When one academic discipline brings its own perspectives to another’s work, it can sometimes result in apparently strange areas of focus that does’t always make sense to those on the outside. One such example is the importance of Christology for theologians interested in our relationship with our hominin ancestors. If you are not a theologian, you might be forgiven for wondering why one might see these two things as related. But in fact, the connection between the two goes right to the heart of one of the oldest ideas in theology.
Good Mammoths and Good Art
I recently saw a comedy show which included a sketch called “The Origins of Art Criticism.” Two cavemen come across a basic stone carving of a mammoth. One complains that the art is terrible. It looks more like a big rabbit, or “a squirrel with horns.” The other, disgusted by this philistine, insists that it doesn’t matter if the carving looks like a mammoth. What is important is that it “feels like a mammoth.”
Some of my colleagues at the CTSHF spend a lot of time looking at early examples of art, but not to find out whether it is good art. They are interested because the presence of art tells us that its creator had the capacity for symbolic thought. That our ancestors were artists tells us much more about them than any analysis of the particular merits of that art could. For our purposes, whether a prehistoric carving of a mammoth is a good carving of a mammoth might seem to miss the point.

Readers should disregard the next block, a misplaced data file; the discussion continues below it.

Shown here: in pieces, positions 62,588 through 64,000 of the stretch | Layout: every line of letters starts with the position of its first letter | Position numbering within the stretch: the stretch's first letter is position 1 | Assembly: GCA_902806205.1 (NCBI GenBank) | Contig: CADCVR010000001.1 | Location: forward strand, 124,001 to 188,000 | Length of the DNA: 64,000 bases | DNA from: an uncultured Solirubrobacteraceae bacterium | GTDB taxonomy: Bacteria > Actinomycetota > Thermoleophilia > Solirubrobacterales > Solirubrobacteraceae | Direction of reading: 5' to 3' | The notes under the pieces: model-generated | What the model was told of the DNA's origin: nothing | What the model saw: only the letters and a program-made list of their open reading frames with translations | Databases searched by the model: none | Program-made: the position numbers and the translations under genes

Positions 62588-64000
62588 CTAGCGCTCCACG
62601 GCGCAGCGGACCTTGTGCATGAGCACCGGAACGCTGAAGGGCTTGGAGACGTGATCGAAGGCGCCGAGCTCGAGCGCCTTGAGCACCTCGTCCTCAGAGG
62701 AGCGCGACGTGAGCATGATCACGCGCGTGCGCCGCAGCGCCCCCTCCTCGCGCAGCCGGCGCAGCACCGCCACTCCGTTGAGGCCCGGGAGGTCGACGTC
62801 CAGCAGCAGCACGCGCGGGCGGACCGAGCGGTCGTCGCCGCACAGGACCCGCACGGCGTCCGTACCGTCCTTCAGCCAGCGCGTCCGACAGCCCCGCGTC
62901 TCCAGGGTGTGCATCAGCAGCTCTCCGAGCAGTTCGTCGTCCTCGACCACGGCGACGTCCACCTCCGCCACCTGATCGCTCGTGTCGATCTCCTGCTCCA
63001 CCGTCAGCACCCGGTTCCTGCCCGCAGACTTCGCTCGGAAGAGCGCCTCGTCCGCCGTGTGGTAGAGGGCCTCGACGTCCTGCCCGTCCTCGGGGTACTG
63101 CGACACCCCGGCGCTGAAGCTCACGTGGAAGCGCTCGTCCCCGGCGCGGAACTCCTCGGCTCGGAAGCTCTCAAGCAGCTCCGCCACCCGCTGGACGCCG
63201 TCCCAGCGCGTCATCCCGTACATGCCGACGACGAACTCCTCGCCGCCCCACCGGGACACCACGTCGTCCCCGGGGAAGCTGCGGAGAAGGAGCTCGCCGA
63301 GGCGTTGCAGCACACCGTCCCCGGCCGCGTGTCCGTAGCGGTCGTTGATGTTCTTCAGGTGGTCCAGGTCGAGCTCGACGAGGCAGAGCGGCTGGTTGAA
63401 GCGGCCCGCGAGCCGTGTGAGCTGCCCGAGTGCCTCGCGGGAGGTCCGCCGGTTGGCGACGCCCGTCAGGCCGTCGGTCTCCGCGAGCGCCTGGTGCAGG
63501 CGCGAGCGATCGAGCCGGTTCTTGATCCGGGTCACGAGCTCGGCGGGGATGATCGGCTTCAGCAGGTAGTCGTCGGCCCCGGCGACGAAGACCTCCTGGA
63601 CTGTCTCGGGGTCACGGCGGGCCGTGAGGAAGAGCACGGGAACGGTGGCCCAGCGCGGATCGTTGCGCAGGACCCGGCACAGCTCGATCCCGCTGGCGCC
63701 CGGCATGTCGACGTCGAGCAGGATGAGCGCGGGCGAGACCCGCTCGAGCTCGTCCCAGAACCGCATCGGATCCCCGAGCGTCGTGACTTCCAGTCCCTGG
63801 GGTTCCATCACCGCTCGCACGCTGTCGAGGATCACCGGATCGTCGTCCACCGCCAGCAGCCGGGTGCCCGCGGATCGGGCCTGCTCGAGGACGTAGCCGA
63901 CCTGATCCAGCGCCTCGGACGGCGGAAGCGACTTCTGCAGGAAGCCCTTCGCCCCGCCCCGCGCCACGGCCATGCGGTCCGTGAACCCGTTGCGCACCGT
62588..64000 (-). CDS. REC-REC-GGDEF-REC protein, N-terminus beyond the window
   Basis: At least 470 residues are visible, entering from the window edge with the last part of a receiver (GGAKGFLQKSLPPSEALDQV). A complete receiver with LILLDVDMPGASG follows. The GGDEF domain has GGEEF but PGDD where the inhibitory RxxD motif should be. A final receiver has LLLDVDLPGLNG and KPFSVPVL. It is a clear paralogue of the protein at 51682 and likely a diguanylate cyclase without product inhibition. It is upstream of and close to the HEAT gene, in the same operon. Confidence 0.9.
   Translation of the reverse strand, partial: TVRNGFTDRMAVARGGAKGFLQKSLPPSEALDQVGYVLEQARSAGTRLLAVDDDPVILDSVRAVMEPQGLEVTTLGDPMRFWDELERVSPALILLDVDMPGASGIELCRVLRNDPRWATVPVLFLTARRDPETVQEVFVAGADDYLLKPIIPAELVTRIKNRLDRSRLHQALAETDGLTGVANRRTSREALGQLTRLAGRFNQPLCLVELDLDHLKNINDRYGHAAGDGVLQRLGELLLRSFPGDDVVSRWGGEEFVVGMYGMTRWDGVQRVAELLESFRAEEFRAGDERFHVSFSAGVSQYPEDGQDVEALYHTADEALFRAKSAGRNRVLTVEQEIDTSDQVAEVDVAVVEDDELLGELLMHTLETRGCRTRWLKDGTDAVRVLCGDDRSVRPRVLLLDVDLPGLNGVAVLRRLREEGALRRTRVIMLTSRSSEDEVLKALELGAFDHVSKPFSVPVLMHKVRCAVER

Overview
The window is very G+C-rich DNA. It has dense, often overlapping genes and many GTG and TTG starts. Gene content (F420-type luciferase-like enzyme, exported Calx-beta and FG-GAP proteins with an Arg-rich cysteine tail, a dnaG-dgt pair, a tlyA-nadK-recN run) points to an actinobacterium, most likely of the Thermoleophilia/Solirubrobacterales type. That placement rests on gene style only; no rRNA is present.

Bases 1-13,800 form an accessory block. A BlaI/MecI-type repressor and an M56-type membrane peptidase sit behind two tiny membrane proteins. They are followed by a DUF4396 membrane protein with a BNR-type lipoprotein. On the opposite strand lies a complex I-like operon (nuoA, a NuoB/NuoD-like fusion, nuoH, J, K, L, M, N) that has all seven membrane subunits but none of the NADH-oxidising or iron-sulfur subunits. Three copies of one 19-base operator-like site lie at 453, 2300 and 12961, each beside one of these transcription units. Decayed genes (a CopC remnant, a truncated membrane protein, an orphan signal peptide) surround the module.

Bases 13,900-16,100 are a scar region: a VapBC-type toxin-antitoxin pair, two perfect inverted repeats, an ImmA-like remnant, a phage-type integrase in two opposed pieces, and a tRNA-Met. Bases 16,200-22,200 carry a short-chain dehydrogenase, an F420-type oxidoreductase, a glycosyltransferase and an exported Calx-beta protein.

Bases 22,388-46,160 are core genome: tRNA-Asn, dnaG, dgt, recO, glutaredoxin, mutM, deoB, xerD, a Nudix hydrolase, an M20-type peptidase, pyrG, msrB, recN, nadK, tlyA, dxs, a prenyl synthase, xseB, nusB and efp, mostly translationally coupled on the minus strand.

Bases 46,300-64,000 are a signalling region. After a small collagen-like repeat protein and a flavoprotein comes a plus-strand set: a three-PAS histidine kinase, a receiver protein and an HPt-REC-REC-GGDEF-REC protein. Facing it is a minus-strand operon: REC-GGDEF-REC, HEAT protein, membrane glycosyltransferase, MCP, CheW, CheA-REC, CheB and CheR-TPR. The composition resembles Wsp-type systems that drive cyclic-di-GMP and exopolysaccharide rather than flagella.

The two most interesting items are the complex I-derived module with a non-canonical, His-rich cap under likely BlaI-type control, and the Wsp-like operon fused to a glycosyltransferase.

There is a sense, though, in which it seems we do need to know whether the art our ancestors did is good art. Take the mammoth. The cavemen in the sketch could only call it a mammoth because it was close enough to a true mammoth to be recognizable as such. If it had been better proportioned, with more features characteristic of a mammoth, then the first caveman would have been surer that it was a mammoth, and not a big rabbit. On the other hand, remove enough of its features – the tusks, the trunk, the legs – and eventually it wouldn’t be a mammoth at all. To recognize a mammoth, in other words, we have to have an idea of a good mammoth to compare it to. The same goes for more abstract concepts like art. Without having at least some (perhaps rather loose) idea of what art ought to be, we won’t be able to recognize art at all. Having an idea of the characteristics of art is how we differentiate it from anything else.
Goodness and Being
Observations like these are at the root of the idea that goodness and existence (or “being”) are somehow related. The better an example of its kind something is, the more real an example of that thing it is. The poorer an example it is, the less it actually exists as that thing. At some point, a really bad mammoth stops being a mammoth at all. This idea is central to much of ancient and medieval philosophy and theology. It is related to Plato’s theory of the forms, where the Good is the foundation for all that exists. It is behind Augustine’s view that evil is the absence of good (because evil, as total non-good, cannot have its own existence). It forms part of Anselm’s ontological argument by allowing his observation that necessary existence must be more perfect than contingent existence.